Cardinal Matteo Zuppi can break open the world’s most powerful pedo ring at the heart of the Catholic Church

ROME – If there’s one open secret in the Eternal City, it’s that allegations of sex abuse by clerics in Italy have always been swept into the shadows of the Vatican.

The last three popes have had mixed reviews for their handling of the global scandal. When the worst abuse came to light, Pope John Paul II was too frail and powerless to do anything about it. His successor Pope Benedict XVI. was demonstrably oblivious to the problems coming from the universal church and was implicated in the cover-up in Germany. Pope Francis has done more than either of his predecessors to reconcile the pain. But none of these leaders of the world’s 1.3 billion Catholics have done enough or what the victims want, which is for spiritual child molesters to be treated like secular ones: for them to go straight to jail.

The idea that rampant abuse, exposed in the United States, Germany, Ireland and elsewhere, has also been going on under the popes’ noses in Italy for decades was something previous popes have successfully kept under wraps. But a mounting drumbeat from Italian sex abuse victims has sent a shockwave that has finally reached the Holy See. And the new leader of Italy’s Bishops’ Conference, Cardinal Matteo Maria Zuppi, has just promised to lay bare Italy’s hitherto hidden history of sex abuse by suggesting that the seat of the Roman Catholic Church is directly involved in the cover-up of crimes in Italy is his host country. He says he will investigate what has been no-go territory, guarded by church insiders who were in some ways as powerful, influential and dangerous as the mafia.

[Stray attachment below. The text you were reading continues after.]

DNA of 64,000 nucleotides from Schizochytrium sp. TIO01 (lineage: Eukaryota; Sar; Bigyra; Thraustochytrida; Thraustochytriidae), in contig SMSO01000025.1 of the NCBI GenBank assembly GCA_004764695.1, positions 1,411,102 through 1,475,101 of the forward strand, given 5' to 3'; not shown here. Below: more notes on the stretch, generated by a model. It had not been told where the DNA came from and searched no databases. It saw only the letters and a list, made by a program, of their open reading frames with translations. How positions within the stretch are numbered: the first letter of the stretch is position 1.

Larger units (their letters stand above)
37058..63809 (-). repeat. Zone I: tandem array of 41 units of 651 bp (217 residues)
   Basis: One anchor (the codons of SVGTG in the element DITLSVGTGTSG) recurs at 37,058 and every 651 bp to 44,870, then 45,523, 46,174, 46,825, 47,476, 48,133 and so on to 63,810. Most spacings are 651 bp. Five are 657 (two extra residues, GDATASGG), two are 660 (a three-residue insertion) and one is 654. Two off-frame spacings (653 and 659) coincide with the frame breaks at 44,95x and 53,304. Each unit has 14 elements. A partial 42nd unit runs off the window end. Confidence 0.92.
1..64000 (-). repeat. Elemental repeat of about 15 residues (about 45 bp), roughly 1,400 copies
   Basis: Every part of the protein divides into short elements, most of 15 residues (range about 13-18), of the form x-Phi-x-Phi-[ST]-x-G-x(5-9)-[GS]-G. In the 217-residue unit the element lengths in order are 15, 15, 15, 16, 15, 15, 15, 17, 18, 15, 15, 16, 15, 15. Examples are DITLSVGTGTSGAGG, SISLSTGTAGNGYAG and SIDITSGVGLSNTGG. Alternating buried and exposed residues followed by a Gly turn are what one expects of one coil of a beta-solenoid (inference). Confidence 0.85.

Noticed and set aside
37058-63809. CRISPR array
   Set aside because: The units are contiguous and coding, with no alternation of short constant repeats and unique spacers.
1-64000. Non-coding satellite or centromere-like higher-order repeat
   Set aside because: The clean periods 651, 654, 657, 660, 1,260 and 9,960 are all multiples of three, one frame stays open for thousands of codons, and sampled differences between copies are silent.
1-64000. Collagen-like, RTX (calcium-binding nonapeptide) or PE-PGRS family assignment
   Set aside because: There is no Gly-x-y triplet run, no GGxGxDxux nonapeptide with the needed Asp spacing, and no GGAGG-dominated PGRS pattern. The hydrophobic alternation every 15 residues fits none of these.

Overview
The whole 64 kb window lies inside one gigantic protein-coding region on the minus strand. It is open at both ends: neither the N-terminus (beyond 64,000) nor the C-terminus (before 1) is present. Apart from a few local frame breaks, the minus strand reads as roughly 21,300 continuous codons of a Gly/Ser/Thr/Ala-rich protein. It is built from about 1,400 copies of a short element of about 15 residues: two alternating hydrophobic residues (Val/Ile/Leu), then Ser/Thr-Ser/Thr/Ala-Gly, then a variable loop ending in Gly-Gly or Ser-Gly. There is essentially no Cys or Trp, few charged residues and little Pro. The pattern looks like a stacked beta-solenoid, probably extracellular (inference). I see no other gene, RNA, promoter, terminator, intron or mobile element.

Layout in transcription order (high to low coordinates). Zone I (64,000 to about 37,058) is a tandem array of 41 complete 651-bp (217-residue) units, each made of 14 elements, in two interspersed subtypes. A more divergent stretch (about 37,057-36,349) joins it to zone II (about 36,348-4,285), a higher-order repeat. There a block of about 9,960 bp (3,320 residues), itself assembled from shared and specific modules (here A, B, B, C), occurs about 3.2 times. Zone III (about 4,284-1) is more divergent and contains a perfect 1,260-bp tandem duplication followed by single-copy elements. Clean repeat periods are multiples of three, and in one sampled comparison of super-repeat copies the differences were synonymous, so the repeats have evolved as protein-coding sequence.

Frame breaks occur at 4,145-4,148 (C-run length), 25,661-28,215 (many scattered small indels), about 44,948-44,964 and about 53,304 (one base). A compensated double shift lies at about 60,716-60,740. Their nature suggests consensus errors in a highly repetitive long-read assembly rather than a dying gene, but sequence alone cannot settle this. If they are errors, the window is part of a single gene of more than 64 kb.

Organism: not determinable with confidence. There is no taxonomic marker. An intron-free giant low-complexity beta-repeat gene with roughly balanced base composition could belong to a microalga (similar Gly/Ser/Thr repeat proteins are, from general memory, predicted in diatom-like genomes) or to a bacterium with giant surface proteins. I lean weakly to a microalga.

If Zuppi delivers on his laundry list of promises — including helping scientists research grievances that may have been buried in Vatican archives, looking into ignored police reports, and hearing the hitherto suppressed allegations of Italian victims — the Vatican will effectively patrolling its own backyard for the first time since Benito Mussolini signed into law his special status as a city-state. Any investigation into a regional Catholic church ends up on the Pope’s desk in Vatican City. And Zuppi has promised not to hold back. “No cover-up, no resistance from the bishops. We will take the blows we have to endure and also our responsibilities,” said Zuppi, accepting the papal appointment. “We owe it to the victims; her pain is the priority. And we owe it to Holy Mother Church.”

Zuppi said the Vatican will release its analysis of all complaints of clergy sex abuse in Italy on November 18 – something that has never been attempted given the Catholic Church’s mafia-like influence across the country. Every city in Italy has a patron saint, holidays are primarily holy days, and priests play god in almost every single parish. Survivors say reports of abuse have always been erased and “remedied” by taking the predator elsewhere or, as is often the case, straight to Vatican City for a little penance.